Following is an excerpt from Managing Employee Turnover, co-authored with David Allen and published earlier this year. The principle below: “Tying Training and Development to Tenure Can Reduce Turnover“, is just 1 of 24 specific principles we discuss and provide strategies for implementation in our book. Enjoy the brief excerpt and please provide input, comments, etc.
Principle 3: Tying Training and Development to Tenure Can Reduce Turnover
The Research Evidence
Although offering job specific training that increases skills and internal mobility without increasing external mobility is advisable, it is not always doable. When general skills and abilities will be the outcomes, it is wise to tie training and development opportunities to tenure requirements.
As noted earlier, we once worked with a firm on a project that reduced turnover by over 80%. We accomplished this primarily through tying training opportunities to tenure requirements. In researching the turnover problem we found that most of the turnover was within the first 90 days. So we spread what was originally one week of job training over a 6-month period. Employees received basic training within the first week. This allowed them to gain proficiency in the basics of the job. After 90 days on the job and if performance was satisfactory, employees were given the second round of training. This second round of training allowed the employees to be able to handle increased responsibility, along with which came a small increase in pay. Finally, after 180 days on the job and continued satisfactory job performance, employees were given the final round of training, which allowed them to carry out all of the duties of the job. And, you guessed it, successful completion of this training came with another slight increase in pay. This training program resulted in lower turnover because it had the multiple advantages of being job specific training tied to tenure requirements and opportunities for rapid career advancement and pay increases.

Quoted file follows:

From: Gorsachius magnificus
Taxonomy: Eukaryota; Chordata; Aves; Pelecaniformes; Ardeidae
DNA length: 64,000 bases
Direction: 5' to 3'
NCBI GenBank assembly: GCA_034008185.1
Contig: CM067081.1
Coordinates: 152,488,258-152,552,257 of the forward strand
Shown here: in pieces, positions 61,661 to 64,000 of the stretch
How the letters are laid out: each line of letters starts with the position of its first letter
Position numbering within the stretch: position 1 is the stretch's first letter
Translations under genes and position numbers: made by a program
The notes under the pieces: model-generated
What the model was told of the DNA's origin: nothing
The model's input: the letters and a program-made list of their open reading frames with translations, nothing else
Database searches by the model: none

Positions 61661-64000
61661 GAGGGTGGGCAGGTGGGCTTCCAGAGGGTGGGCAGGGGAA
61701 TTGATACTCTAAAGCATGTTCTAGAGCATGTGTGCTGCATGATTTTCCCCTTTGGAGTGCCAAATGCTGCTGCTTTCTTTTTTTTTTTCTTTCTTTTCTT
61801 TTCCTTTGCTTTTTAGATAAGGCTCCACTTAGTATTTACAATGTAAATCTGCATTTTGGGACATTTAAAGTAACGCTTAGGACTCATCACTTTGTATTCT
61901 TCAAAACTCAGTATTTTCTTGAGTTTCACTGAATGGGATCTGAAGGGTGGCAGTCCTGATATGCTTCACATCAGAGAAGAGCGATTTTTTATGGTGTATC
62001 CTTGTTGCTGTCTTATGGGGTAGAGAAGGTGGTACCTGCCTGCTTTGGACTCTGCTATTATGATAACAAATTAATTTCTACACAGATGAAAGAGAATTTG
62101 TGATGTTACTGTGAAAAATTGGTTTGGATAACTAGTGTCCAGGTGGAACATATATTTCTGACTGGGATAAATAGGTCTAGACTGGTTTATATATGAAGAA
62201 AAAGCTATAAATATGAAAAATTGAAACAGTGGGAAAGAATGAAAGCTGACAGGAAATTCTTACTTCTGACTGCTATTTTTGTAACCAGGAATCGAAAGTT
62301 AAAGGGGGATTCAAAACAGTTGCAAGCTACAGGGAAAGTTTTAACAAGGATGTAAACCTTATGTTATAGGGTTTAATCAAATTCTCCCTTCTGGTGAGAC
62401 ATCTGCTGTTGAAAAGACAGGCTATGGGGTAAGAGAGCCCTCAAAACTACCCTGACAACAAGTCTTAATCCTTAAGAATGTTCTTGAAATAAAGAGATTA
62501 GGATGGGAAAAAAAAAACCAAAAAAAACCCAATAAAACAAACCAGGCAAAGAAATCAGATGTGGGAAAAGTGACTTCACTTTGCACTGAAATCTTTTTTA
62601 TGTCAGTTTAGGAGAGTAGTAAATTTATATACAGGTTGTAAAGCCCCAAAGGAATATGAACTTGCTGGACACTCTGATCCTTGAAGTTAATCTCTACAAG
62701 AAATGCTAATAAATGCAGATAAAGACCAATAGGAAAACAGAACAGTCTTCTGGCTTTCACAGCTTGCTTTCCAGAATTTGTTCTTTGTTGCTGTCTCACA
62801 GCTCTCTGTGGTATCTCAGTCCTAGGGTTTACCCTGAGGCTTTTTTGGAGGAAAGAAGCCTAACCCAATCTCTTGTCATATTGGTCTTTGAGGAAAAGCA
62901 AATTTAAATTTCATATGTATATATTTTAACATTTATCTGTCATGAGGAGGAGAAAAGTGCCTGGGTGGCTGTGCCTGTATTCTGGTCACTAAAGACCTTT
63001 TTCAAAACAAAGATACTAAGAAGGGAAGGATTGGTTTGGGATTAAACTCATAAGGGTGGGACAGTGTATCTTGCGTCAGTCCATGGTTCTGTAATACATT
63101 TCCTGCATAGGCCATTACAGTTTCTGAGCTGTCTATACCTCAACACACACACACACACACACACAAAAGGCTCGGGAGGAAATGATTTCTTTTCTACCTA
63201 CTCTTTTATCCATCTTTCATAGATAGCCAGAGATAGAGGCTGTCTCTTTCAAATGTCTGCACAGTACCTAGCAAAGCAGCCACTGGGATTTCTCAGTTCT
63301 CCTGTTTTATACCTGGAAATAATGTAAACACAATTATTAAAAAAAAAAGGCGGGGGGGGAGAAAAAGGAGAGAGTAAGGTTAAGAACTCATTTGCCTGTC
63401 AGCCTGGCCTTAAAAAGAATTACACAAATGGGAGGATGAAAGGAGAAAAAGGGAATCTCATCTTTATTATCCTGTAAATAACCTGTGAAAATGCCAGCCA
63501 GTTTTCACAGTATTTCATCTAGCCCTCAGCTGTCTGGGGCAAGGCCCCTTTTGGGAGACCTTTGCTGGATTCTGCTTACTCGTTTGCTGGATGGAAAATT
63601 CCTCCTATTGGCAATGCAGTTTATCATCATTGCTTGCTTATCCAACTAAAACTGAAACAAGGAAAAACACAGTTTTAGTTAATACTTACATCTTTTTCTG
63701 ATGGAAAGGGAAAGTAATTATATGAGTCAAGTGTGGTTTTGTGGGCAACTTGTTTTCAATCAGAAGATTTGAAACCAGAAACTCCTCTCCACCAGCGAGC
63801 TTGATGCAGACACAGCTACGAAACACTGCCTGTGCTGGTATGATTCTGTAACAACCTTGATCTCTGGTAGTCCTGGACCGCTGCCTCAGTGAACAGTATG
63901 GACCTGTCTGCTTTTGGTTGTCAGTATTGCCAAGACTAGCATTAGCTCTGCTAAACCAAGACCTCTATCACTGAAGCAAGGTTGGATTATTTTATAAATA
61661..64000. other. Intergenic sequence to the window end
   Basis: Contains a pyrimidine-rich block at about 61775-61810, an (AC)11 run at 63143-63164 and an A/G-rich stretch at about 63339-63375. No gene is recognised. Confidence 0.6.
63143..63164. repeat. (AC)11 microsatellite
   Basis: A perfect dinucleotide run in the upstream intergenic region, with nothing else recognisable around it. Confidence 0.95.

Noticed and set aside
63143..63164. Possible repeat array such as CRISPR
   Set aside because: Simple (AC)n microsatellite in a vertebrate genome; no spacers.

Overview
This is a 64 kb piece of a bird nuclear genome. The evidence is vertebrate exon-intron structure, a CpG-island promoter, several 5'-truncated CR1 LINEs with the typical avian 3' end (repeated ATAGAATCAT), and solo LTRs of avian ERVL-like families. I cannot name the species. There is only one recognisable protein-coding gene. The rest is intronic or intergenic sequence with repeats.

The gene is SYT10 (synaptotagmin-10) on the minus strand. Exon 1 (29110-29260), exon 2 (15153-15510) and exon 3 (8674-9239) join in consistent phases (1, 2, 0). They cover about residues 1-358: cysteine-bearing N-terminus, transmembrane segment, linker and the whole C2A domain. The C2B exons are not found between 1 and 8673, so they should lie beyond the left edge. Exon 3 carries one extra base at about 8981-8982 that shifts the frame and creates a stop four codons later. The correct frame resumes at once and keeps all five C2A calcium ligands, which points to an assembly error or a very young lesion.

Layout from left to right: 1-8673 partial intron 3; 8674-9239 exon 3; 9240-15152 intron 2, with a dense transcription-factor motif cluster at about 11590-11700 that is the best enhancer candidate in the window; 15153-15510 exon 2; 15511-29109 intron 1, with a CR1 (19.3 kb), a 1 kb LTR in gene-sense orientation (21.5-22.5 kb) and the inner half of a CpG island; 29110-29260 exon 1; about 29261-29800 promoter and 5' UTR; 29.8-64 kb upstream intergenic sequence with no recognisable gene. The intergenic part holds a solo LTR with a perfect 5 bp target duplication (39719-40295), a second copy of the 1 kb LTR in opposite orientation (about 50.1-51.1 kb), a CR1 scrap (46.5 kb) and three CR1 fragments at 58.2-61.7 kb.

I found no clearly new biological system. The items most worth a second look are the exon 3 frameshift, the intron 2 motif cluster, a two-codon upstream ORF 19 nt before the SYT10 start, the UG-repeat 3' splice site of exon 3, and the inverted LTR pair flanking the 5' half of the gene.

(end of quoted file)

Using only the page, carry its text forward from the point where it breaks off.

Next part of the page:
Getting Started with Tying Training and Development with Tenure Requirements
Remember to try to make training and development opportunities specific to your organization. When you cannot, tie training and…
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